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ACHPR75: The African Commission discusses the reform of judicial and quasi-judicial bodies of the African Union

On 10 May, the African Commission on Human and Peoples’ Rights (‘the African Commission’) organised a panel discussion on the reform process of the judicial and quasi-judicial organs of the African Union. Commissioners of the African Commission, Solomon Ayele Dersso and Litha Musyimi-Ogana, and Ibrahim Kane stated their views on the proposed reform.

During the panel, Commissioner Solomon Ayele Dersso stated that harmonisation within the African system was required and that any duplication should be avoided to enhance the use of resources and efficiency. In addition, he highlighted that the purpose of this panel was to raise awareness and the implications if the private sector does the reform. 

According to Commissioner Dersso, “Any reform of the judicial and quasi-judicial organs of the African Union should only focus and lead to the improvement of the system but not to a regression.”

Ibrahim Kane stated that the current direction of the proposals is not desirable because they would result in restricting or even removing important mandates. Also, he mentioned that the three human rights mechanisms of the African Union, namely the African Commission, the African Court on Human and Peoples’ Rights and the African Committee of Experts on the Rights and Welfare of the Child (ACERWC), are not financially independent, and their budget allocations contradict the amount of work and resources required by each organ. Regarding the proposal of reducing the number of members of the Commission from eleven to seven and merging the African Commission and the Committee into one entity, he stated that this would constitute an enormous regression in the advancements made by the African continent in terms of human rights. Most importantly, Kane questioned the ability of Deloitte, a foreign institution, to adequately review the roles and responsibilities of the African Union’s organs. He said that it was also key to ensure better coordination between the African Court on Human and Peoples’ Rights and the judicial and quasi-judicial systems of the regional communities.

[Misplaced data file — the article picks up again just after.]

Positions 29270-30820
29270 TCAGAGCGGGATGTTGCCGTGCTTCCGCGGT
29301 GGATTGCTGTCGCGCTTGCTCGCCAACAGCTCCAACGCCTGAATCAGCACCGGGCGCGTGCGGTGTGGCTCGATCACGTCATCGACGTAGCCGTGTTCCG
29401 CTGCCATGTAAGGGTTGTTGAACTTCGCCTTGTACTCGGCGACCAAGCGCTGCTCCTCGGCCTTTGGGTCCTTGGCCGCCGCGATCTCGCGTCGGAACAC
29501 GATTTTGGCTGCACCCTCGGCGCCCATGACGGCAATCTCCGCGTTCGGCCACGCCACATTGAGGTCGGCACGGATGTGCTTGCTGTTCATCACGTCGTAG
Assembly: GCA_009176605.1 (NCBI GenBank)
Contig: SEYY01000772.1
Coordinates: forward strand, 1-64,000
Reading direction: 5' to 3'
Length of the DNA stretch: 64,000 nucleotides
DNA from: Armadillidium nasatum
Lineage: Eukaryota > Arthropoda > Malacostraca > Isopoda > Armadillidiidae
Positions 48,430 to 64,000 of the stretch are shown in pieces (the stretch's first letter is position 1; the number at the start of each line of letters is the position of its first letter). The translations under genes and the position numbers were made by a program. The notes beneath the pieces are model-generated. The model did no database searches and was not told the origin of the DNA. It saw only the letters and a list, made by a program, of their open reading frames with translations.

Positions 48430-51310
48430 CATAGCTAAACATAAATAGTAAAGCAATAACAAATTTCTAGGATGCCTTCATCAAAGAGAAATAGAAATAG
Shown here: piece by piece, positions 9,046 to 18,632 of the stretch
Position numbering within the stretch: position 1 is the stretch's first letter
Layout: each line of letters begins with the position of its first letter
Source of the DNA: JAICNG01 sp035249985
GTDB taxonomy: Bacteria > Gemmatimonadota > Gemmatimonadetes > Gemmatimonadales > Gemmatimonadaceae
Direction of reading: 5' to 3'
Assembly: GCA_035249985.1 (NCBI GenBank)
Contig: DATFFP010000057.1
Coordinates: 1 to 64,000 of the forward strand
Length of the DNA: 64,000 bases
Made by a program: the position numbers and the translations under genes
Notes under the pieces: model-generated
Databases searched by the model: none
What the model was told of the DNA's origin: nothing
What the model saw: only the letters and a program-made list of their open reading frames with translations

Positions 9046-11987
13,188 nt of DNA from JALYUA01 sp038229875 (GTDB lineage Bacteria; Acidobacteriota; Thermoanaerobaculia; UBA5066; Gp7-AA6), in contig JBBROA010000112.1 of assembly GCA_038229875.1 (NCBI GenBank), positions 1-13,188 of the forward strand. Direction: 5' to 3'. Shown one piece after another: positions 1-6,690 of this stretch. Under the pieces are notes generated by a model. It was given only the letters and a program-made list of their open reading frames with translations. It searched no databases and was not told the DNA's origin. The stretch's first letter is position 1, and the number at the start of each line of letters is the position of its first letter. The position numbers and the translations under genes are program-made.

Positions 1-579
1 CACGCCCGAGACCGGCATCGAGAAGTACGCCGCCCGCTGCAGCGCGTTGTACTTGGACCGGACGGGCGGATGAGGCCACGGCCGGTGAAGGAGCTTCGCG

“It would be great to receive propositions from civil society because civil society has contributed a lot to the emergence and strengthening of this system”, concluded Kane.

In her address, Commissioner Litha Musyimi-Ogana said there had been much progress while transforming the Organisation of African Unity (OAU) into the current African Union (AU). In particular, she declared that the AU became a people-centred institution. Hence, Commissioner Litha emphasised that a balance between efficiency and the political aspirations of the member States should be struck. 

“The African Charter on Human and Peoples’ Rights is a critical pillar of the human rights framework of the African continent with universal ratification within the continent”, stated Commissioner Litha. 

The Togo delegation stated that reducing the capacities of the Commission did not represent a favourable solution. The representative of South Africa questioned why African researchers and academia conducting research on the African organs’ capacities were unable to participate in this reform process. Finally, Ethiopia’s delegation stated that the Commission must provide its input to the Permanent Representatives Committee (PRC) of the African Union.

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